The word east comes from Middle English est, from Old English ēast, which itself comes from the Proto-Germanic *aus-to- or *austra- "east, toward the sunrise", from Proto-Indo-European *aus- "to shine," or "dawn". This is similar to Old High German *ōstar "to the east", Latin aurora "dawn", and Greek ēōs ἠώς. Ēostre, a Germanic goddess of dawn, might have been a personification of both dawn and the cardinal points.
By convention, the right hand side of a map is east. This convention has developed from the use of a compass, which places north at the top. However, on maps of planets such as Venus which rotate retrograde, the left hand side is east.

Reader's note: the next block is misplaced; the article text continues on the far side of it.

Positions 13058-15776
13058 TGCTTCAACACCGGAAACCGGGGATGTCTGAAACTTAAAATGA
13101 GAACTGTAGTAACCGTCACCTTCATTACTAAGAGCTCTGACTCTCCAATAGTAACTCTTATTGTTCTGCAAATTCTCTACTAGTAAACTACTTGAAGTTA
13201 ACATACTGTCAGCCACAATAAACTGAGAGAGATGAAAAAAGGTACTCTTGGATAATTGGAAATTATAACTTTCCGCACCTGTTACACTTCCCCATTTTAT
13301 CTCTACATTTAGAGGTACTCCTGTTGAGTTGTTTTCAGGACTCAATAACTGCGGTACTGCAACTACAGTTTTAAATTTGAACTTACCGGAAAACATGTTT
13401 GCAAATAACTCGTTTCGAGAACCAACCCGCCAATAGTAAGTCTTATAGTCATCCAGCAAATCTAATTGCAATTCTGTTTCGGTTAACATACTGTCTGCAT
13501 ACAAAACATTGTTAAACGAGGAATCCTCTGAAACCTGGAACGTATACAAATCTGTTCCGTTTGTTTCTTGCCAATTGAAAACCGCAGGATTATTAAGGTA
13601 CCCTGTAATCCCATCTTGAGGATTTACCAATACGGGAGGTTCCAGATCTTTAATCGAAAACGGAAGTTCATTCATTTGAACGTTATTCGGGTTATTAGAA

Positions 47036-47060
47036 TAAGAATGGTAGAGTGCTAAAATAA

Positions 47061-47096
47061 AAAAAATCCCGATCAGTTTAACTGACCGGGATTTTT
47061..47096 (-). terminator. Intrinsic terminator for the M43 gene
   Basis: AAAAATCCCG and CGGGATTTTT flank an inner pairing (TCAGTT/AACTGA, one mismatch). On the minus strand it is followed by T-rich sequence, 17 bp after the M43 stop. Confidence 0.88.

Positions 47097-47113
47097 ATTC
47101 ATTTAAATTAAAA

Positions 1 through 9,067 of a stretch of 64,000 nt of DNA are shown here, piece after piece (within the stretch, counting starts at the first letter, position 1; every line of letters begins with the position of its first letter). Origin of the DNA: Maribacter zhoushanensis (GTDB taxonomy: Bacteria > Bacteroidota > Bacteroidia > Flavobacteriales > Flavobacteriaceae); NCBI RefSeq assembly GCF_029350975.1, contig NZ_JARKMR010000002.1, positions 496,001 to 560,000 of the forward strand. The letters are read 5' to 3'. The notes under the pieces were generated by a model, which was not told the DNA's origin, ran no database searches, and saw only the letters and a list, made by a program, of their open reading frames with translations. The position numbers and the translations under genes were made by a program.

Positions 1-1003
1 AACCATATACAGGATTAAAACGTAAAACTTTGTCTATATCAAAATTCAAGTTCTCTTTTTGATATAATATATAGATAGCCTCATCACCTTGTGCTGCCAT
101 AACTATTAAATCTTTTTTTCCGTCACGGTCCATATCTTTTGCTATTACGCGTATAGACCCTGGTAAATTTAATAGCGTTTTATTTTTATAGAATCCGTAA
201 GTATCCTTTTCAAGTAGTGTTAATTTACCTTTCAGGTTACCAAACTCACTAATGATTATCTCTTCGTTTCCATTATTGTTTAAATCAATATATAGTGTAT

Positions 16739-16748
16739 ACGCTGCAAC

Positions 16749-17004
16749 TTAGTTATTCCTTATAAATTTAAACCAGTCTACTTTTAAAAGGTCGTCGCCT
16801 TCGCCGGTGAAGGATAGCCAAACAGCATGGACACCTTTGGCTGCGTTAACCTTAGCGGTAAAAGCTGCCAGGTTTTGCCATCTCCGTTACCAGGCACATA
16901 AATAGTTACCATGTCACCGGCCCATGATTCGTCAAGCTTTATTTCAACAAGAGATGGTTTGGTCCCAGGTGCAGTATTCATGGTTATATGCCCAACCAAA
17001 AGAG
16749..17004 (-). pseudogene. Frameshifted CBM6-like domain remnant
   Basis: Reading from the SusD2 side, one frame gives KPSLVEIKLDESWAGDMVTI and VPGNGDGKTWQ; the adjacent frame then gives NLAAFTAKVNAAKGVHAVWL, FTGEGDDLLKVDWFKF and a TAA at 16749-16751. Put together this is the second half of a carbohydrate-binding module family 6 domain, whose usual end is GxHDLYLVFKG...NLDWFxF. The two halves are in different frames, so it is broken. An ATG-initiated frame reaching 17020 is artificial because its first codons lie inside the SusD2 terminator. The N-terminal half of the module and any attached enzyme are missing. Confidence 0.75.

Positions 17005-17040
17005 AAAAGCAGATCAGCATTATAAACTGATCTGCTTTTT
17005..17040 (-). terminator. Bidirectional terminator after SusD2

East is the direction toward which the Earth rotates about its axis, and therefore the general direction from which the Sun appears to rise. The practice of praying towards the East is older than Christianity, but has been adopted by this religion as the Orient was thought of as containing mankind's original home. Hence, some Christian churches have been traditionally oriented towards the east.